India's woeful mishandling of negotiations over the 123 Agreement leave some to wonder about the government's ability to manage itself on the international stage.
Commentary for ISN Security Watch (24/08/07)
"Running around like headless chickens."
This was how India's ambassador in Washington, Ronen Sen, described the domestic critics of India's nuclear deal with the US. This tasteless remark believed to be directed at Indian lawmakers might eventually cost him his job. Unfortunately, for him and the Indian government, the critics are growing by the day.
From the Hindu nationalist Bharatiya Janata Party (BJP) on the right to the communist parties on the left, a host of groups question the just-concluded agreement, commonly referred to as the 123 Agreement. Many argue that by including domestic US nonproliferation laws into the work, India has "surrendered" its sovereignty. While parliamentary ratification is not mandatory, should the deal be put to vote, the government would be shown the door.
If the BJP is the open adversary, the left parties have been a doubtful ally ever since Manmohan Singh became prime minister following the May 2004 elections. The left also demands that that the government not negotiate a safeguards agreement with the IAEA toward implementing the Indo-US nuclear deal. Without such an agreement, India would not be able to convince the powerful Nuclear Suppliers Groups (NSG) to accept the Indo-US deal and operationalize it. With internal “friends” like the left, Manmohan Singh does not need external enemies.
The problem however, is largely India's own making. From the very beginning, New Delhi did not factor in Washington's expectations while pursuing the nuclear deal. It never recognized let alone internalized US baggage vis-à-vis Iran. Even the Iran Libya Sanctions Act of 1996 (ILSA) was not taken into account when India started its energy strategy toward Iran.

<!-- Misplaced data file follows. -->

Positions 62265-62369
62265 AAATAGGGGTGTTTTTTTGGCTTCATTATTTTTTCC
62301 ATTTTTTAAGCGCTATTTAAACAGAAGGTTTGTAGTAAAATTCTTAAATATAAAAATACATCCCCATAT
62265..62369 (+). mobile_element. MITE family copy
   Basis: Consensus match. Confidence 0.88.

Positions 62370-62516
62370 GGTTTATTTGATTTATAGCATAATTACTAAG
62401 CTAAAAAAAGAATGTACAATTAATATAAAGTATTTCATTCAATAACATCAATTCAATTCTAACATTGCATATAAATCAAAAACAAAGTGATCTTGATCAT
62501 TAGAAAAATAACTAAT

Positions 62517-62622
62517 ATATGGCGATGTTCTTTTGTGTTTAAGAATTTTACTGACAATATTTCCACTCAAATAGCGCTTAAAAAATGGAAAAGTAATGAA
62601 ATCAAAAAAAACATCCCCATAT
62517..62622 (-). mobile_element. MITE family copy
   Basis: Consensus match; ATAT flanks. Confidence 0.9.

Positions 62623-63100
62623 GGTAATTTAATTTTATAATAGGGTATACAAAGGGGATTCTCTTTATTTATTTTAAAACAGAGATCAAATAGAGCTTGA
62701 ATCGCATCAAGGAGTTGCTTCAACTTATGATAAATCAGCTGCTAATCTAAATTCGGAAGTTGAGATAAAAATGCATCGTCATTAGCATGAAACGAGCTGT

The Indian leaders pretended that they could obtain energy supplies from Iran and civilian nuclear technology from the US without squaring the circle. They failed to recognize India's non-parallel interests with the US over Iran.
This ignorance proved to be costly. Having talked of "civilizational links" with that country, India voted against Iran at the IAEA in September 2005 and again in 2006 to refer the Iran file to the UN Security Council. The manner in which India handled and justified its vote gave an unmistakable impression that New Delhi acted under US pressures, if not dictates.
This lack of clarity and foresight is not the prerogative of the present government alone, but has become a bipartisan national disease. When it was in office, the BJP was more than eager to send troops to Iraq to shore up beleaguered US President George W Bush. It eventually backed out when Prime Minister Atal Behari Vajpayee recognized opposition from his own collation partners.
For its part, the left in India is more Maoist than the Chinese. It is blissfully happy to live under a nuclear China but could not accept India going nuclear in 1998. Some also fault the government for not joining hands with Shanghai Cooperation Organization (SCO), increasingly seen as a counterweight to NATO.
As it stands, a vast majority of the lawmakers, especially the communist allies whose support is essential for the survival of the government, are unlikely to accept the nuclear deal. At the same time, the Indian government would not be able renegotiate the deal with the US without losing its credibility. The international community, especially the NSG, would be reluctant to deal with such a sensitive issue when Indian government looks to be on its way out.
Ever since the nuclear deal was initialed in July 2005, Indian officials naively hoped that the US would bring about far-reaching changes in its domestic nonproliferation laws, silence the nuclear ayatollahs, convince other countries to accept the deal and work with key players like China not to oppose the deal at the NSG. The Bush administration would take these far-reaching steps, New Delhi hoped, while it was not prepared to accommodate American concerns over the nuclear stand off with Iran.
Had India read US expectations early and clearly, it would have approached the nuclear deal more carefully and avoided the minefield. It would have understood the political price and prepared the domestic public accordingly. Even if India was not prepared to go all the way, it could have evolved reasonable redlines on the Iran front and convinced the domestic as well as US public. This however, did not happen and as it was forced to recognize, there are no free lunches in Washington.
The manner in which Indian leaders handled the Indo-US nuclear deal pose a fundamental challenge: Are they capable of making a cost-benefit analysis of India's national interest and to convince domestic skeptics before seeking international recognition and cooperation?